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From Milk to Meat: Grooming Youth for Banking Success

One of the most difficult tasks involved in leading the unbanked and underbanked into new relationships with banking institutions, is getting them to set aside the myths, fears, and anxieties — many of which are generationally taught. To calm those fears, D.C.’s Department of Insurance, Securities and Banking, regularly engages with young people to reach them before those family lessons take root.

“Often, we find that people mistrust banks and aren’t sure about them. Or they believe that don’t have enough money to have a bank account and be able to go out and do the transactions they need so they rely on nontraditional money sources and transactions like money transmitters and check cashers,” Stephen C. Taylor, D.C. Department of Insurance, Securities, and Banking told the Informer at a Financial Literacy Day at H.D. Woodson High School. “These alternative routes, cost consumers about $800 per year trying to access their own money and there are issues surrounding safety when you’re walking around with money in your pocket rather than having it in a savings account.”

Musical duo The Reminders performed during the Woodson program, encouraging youth to spend responsibly and invest in their futures. (Shantella Y. Sherman/The Washington Informer)
Musical duo The Reminders performed during the Woodson program, encouraging youth to spend responsibly and invest in their futures. (Shantella Y. Sherman/The Washington Informer)

Taylor said that programs, like Bank on DC work to reduce the number of unbanked (those without any accounts) and underbanked (those with some type of account but still rely on nontraditional money services) by easing them into banking. In some instances, this means providing free or low-cost bank account to those who cannot afford the fees or aiding those who have had previous problems with bank accounts to establish second chance accounts.

The program at H.D. Woodson used performing group The Reminders to bring the message to young adults, who Taylor said are often encouraged through peer pressure to spend money on the latest trends with little regard to saving.

Musical duo The Reminders performed during the Woodson program, encouraging youth to spend responsibly and invest in their futures. (Shantella Y. Sherman/The Washington Informer)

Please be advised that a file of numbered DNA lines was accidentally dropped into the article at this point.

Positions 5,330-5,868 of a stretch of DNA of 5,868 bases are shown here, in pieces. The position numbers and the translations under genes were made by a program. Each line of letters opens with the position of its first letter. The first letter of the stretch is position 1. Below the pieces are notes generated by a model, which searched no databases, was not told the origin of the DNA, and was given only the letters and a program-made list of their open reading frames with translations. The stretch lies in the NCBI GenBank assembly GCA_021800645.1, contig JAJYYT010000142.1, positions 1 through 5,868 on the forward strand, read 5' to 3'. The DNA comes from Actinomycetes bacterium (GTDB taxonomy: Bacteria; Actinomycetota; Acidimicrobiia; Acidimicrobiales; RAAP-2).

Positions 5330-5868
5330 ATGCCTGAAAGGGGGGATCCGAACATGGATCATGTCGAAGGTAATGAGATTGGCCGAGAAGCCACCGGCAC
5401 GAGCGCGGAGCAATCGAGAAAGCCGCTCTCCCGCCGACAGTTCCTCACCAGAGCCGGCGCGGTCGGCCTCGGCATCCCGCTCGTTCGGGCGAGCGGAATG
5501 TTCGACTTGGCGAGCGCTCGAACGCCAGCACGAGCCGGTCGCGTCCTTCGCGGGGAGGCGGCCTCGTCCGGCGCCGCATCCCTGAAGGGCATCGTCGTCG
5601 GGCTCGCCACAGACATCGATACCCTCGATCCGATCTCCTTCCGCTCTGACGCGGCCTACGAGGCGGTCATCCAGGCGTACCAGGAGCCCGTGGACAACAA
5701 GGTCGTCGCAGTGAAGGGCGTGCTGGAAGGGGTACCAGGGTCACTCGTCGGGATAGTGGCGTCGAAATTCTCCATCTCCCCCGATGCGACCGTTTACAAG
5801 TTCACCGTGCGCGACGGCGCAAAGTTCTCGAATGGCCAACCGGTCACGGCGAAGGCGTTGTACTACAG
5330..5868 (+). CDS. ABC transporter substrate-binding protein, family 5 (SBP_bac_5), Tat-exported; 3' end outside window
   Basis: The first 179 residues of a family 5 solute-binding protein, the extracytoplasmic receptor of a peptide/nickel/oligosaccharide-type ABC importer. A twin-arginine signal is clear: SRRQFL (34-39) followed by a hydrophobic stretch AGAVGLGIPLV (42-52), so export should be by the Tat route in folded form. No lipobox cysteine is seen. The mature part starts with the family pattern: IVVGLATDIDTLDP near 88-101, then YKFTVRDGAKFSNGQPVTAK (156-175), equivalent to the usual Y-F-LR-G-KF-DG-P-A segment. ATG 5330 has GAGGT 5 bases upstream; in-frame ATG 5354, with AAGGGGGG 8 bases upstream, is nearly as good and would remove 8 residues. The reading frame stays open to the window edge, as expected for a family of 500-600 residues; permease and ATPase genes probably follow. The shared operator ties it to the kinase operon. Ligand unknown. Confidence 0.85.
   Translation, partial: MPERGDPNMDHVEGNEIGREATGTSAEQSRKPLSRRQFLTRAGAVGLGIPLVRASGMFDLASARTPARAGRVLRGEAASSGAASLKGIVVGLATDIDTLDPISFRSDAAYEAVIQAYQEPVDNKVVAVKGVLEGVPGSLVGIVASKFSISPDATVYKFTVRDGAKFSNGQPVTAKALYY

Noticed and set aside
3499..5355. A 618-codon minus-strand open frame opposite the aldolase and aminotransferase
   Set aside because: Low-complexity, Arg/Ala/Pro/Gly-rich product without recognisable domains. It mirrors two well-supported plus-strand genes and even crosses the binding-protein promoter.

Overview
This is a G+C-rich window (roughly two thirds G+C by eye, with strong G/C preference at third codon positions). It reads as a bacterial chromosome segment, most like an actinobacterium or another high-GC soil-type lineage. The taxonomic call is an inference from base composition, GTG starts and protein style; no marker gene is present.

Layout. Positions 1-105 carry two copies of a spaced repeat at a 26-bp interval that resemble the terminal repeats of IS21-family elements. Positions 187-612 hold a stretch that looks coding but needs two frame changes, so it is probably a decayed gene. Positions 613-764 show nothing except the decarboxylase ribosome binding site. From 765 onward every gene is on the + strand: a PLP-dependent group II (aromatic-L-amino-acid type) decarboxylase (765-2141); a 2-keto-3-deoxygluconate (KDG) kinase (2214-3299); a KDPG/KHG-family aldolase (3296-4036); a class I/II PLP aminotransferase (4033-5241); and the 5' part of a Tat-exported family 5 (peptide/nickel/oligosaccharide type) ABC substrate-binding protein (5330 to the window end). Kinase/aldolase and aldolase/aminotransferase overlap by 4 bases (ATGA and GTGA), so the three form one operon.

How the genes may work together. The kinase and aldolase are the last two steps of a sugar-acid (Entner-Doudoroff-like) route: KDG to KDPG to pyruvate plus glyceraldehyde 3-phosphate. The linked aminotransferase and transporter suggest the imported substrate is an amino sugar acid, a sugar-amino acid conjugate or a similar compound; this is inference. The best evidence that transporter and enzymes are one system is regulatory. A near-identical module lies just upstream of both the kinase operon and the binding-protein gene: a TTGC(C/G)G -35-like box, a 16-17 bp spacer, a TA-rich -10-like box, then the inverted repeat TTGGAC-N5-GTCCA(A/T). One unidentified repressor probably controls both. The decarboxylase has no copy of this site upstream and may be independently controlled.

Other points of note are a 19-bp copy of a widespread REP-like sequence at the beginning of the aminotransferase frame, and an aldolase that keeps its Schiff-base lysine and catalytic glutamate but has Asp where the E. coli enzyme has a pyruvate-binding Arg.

Musical duo The Reminders performed during the Woodson program, encouraging youth to spend responsibly and invest in their futures. (Shantella Y. Sherman/The Washington Informer)

“We’re here at H.D. Woodson, with the Mayor’s Pathways to the Middle-Class agenda and economic inclusion to ensure everyone has a fair shot. This program is geared towards 11th and 12th graders so these young adults start learning about good financial hygiene, about saving money and making budgets,” Taylor said. “They will begin to see that they don’t have to have the latest smartphone and begin looking towards the future by learning to pay themselves first.”

Financial adviser Linda Easley Stroman said that financial wellness and overall wellness go hand in hand. (Shantella Y. Sherman/The Washington Informer)
Financial adviser Linda Easley Stroman said that financial wellness and overall wellness go hand in hand. (Shantella Y. Sherman/The Washington Informer)

Linda Easley Stroman, Founder and Owner of Lasting Change Life Coaching, LLC, told the Informer that one of the biggest challenges to good financial hygiene is self-image.

“Our self-image or the way we allow others to see us and tell us how we are, encourages us to dress up the outside rather than taking care of the inside or infrastructure. We do not embrace wellness overall, which includes financial health,” Stroman said. “It’s all connected. If we’re well financially, we tend to be on our way to being well physically, mentally, and nutritionally.”

Stroman, who took part in the Woodson High program with Bank on DC, said that African Americans tend to make others rich rather than trying to figure out how to do for ourselves. This would include creating multiple streams of income, investing, and taking time to learn how best to secure our futures through delayed gratification.

“Delayed gratification is something we really have to work on because it gives a clearer picture of what we want and why we want it. Do we want things for the wrong reasons? When you have to wait and work towards getting those things, you can sometimes determine, it really isn’t of value,” Stroman said. “We have to get a point where we begin shifting behaviors, doing a bit of tweaking and seeing how banking and investing can benefit us.”

The Department of Insurance, Securities and Banking (DISB) partnered with H.D. Woodson High School and Funding the Future to hold the financial literacy event for District students in grades 11 and 12. Funding the Future (www.fundingthefuturelive.org) is a nonprofit organization that uses live music, video and performance to engage students in an interactive financial education program. It has performed for more than 150,000 students in 500 unique venues across 34 states, promoting financial literacy.

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